by: Amy Wyatt
As discussed in an earlier blog, being prepared is the best starting point for surviving an EPA inspection. By preparation, good record keeping throughout the year, and keeping up with requirements, the inspection itself will be seamless. Preparing for an Air Pollution Inspection requires several considerations.
First of all, you need to know what needs permitted?
There are 4 general rules of thumb when it comes to air permitting.
- Something with a stack, vent or dust collector needs a permit
- Something that uses solvents, paints, inks or adhesives needs a permit
- Something that burns fuel needs a permit
- Something that causes smoke, dust or odors needs a permit
Not everything needs an air permit. There are some permanent exemptions listed in the Ohio Administrative Code (3745-31-03) or if the emissions are considered “De minimus” (emits less than 10 lbs/day of air pollutants or less than 2000 lbs/yr of hazardous air pollutants and can’t be subject to federal rules like NESHAPS).
Assuming you have the required permits, organize the permits and all records associated with them to insure that they are up to date and complete.
As stated in the previous blog, the Division of Air Pollution Control does conduct its own inspections. It can be based on a complaint or just a routine inspection.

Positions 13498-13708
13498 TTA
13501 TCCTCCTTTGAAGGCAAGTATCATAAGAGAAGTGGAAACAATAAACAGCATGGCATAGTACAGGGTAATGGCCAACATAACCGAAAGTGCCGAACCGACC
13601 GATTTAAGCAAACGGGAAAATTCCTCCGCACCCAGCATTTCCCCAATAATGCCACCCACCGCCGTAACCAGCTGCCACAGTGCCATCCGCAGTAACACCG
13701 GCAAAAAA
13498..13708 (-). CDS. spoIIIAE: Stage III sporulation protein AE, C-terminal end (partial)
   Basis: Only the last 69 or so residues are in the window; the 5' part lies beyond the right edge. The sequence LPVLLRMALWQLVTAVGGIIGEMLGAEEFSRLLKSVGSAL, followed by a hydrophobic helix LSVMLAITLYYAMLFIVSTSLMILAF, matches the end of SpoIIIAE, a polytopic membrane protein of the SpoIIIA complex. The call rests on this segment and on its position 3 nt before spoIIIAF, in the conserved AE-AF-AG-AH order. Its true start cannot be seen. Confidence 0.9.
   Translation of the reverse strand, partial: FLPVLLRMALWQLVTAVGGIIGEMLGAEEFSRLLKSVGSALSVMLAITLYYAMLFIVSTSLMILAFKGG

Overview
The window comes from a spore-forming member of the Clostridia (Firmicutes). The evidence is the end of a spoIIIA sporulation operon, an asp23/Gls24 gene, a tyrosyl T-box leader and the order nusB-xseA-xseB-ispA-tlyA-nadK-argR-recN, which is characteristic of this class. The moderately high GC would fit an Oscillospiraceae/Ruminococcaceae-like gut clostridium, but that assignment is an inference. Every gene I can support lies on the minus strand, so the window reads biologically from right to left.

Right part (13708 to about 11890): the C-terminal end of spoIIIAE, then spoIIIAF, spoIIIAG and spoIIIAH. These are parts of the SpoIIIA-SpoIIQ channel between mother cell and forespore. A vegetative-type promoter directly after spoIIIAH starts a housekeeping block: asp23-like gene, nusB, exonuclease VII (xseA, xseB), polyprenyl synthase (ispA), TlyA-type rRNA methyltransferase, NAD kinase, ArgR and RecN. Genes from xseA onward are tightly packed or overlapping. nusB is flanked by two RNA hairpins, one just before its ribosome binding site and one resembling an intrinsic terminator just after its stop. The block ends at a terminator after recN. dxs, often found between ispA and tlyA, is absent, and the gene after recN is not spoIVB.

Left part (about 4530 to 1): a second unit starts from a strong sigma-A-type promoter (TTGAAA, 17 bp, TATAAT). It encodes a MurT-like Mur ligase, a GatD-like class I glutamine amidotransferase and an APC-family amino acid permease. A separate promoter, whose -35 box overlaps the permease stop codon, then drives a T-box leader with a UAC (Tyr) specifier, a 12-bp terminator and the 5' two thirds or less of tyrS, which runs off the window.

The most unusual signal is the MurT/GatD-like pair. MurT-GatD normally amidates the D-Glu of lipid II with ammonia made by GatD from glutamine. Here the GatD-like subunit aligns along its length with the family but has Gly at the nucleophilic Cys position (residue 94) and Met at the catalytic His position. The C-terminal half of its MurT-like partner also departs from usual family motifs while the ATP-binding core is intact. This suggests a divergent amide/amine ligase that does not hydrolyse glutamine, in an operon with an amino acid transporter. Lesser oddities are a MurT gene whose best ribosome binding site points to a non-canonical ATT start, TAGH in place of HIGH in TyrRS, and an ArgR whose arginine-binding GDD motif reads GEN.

During the opening meeting the inspector will ask about the facility process, describe the records he or she wants to review and discuss air permit statuses. Then a facility walk-through will be conducted.
During the facility walk-through the inspector will be looking for:
- Visible emissions and off-property odors
- Records required by air permits
- Ensure everything that needs an air permit has one
Visible emissions include stack emissions (the opacity of the emissions coming out of the stack) and fugitive emissions (non-stack visible plumes).
The records check includes:
- Paint and solvent usage, and VOC content of the materials
- Fuel usage and fuel types
- Material throughput, production rates
- Pollution control equipment monitoring and maintenance records
- Emission test results (if required)
Common Air Pollution Violations include:
- Installing and operating equipment without obtaining proper air permits
- Not maintaining records required by permits
- Exceeding permit limits
- Not maintaining air pollution control equipment
Be prepared for an inspection by:
- Identifying your air pollution sources and determine if they are exempt or need a permit
- Keeping air permits and required records in an accessible location (computer records are OK)
- Being aware of any visible emissions and/or odors from your facility
- Maintaining air pollution control equipment
- Ceasing any open burning